On top of being asked to manage cloud services you had no control over, companies told WAN professionals to complete a great deal more: “I want you to make sure our file transfers are secure and compliant,” they said. “I want voice and video traffic sent to our most far-flung employees. I want you to make these applications work faster with less bandwidth on a non-existent budget. I also want you to migrate to IPv6 because we soon won’t reach our intended customer base. And while you’re at it, I want a pony.” Sound familiar? Well, you weren’t the only one.
While the year of 2010 was marked by a plethora of seemingly-impossible tasks, SearchEnterpriseWAN.com’s readers turned to good advice, technical tips, and noteworthy news to help them understand and manage WAN technologies from this year. Read the best pieces of content that came out of 2010 in our top WAN news articles, our top 10 WAN feature stories, our most popular WAN questions, or revel in our top 10 tips in 2010 on wide area network technology.
Above all else, have a happy holiday and New Year!]]>
Today’s story on SearchEnterpriseWAN explores some of the IPv6-specific consulting services that are emerging from telcos and colocation providers’ professional services divisions. These services aim to help enterprises with all or part of their IPv6 migration strategies when they can’t do it with in-house resources alone.
Obviously, pro services are an optional expense. In fact, the CEO of the American Registry for Internet Numbers (ARIN), John Curran, says in today’s story that the “average organization today doesn’t need to hire consultants” for the IPv6 migration.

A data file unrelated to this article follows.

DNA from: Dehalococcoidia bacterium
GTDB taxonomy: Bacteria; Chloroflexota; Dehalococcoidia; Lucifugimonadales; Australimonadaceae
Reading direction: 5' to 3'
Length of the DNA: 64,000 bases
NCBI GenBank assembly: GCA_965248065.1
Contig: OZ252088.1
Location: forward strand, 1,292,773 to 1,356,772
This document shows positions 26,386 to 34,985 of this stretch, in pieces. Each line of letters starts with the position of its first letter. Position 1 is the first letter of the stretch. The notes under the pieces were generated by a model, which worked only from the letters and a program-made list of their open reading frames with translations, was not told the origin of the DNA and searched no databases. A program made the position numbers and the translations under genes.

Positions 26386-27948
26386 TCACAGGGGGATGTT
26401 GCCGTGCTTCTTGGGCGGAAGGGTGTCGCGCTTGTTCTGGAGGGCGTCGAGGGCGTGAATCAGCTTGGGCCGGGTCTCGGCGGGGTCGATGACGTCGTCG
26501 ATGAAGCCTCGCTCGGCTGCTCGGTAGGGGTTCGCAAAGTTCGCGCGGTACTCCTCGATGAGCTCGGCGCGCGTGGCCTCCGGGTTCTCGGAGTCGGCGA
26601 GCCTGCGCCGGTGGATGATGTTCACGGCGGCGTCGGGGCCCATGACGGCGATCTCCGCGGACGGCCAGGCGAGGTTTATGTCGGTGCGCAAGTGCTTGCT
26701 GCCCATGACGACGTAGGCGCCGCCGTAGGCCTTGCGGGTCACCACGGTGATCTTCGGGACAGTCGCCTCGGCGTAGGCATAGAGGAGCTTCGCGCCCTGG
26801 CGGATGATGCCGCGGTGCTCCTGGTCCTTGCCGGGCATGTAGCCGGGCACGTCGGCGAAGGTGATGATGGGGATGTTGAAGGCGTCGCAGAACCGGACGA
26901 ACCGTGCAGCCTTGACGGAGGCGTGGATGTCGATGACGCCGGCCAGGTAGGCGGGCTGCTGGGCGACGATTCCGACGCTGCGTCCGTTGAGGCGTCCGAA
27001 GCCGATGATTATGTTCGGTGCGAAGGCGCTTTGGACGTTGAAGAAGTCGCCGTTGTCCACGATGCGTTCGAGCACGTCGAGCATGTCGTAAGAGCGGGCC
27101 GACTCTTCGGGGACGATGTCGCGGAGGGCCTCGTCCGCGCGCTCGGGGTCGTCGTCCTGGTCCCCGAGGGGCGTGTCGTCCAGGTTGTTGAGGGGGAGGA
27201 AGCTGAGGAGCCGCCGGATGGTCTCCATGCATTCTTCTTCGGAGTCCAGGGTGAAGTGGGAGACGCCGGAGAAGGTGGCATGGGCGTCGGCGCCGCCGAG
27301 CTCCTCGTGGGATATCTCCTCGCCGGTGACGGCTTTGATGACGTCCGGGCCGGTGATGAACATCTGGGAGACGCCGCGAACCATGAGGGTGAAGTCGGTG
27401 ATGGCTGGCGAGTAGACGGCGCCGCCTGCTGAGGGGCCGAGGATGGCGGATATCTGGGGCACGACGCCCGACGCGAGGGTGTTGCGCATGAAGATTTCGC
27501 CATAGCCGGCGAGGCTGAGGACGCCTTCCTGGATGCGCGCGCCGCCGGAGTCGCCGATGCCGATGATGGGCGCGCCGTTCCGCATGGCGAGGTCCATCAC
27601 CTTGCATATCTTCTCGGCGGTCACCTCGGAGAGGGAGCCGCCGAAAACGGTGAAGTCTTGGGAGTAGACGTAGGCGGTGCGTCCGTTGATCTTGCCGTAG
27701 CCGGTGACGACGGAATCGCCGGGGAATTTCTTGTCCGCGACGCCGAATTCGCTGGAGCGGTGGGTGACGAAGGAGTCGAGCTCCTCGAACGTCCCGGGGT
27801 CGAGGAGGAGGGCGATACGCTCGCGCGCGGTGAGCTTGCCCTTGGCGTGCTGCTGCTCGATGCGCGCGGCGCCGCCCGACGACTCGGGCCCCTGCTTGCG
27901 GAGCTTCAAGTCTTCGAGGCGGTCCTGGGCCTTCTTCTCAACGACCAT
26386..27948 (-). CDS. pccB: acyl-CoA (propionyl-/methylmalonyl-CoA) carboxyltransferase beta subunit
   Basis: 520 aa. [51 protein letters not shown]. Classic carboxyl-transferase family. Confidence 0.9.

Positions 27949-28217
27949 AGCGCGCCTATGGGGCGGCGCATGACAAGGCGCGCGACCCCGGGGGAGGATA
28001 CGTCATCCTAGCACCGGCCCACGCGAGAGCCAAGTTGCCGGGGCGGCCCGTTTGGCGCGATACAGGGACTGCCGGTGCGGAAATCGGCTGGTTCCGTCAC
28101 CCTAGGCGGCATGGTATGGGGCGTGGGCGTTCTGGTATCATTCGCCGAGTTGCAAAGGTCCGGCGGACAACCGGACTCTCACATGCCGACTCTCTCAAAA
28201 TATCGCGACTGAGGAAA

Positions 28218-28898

But what about any unavoidable charges or hidden fees from service providers for running IPv6 transition technologies, such as dual-stack? That was actually the first angle I explored after I ran across one IT pro’s answer to that question on our ITKE forums.
Denny Cherry, known everywhere in SQL circles simply as “Mr. Denny“ (including his blog here at TechTarget), responded that two colocation providers had said they would charge “a setup fee to cover allocating the block to you and [for] the router configuration changes.”
After I reached out to Denny, he declined to publicly share the names of the two colocation providers, but he said they quoted him one-time fees of less than $1,000.
I asked around with some of the WAN and colocation providers — did they have any one-time or recurring charges for supporting IPv6 or its transition technologies? Any so-called “setup” or router configuration fees?
The official word out of Verizon Business, Global Crossing, Qwest Communications, Hurricane Electric, Cogent Communications, Telx, Savvis Inc — absolutely no fees. Networking and IPv6 guru Ivan Pepelnjak told me he had never heard of those charges, and another IT pro I contacted who colocates with AT&T in New York City had heard nothing of the sort either.
So, how can we explain Mr. Denny’s experience? Did he have the misfortune of dealing with some overly eager sales reps trying to ensure they got their bonuses that month? Are IT pros being told by their account managers something completely different from what we hear from official mouthpieces? Is this an isolated incident? I can’t even begin to guess.
For us, it was an idea that fizzled. But obviously for WAN pros, no news is good news in this case. And if your sales reps try to tell you it’s going to cost extra to support IPv6, send them the link to this blog.]]>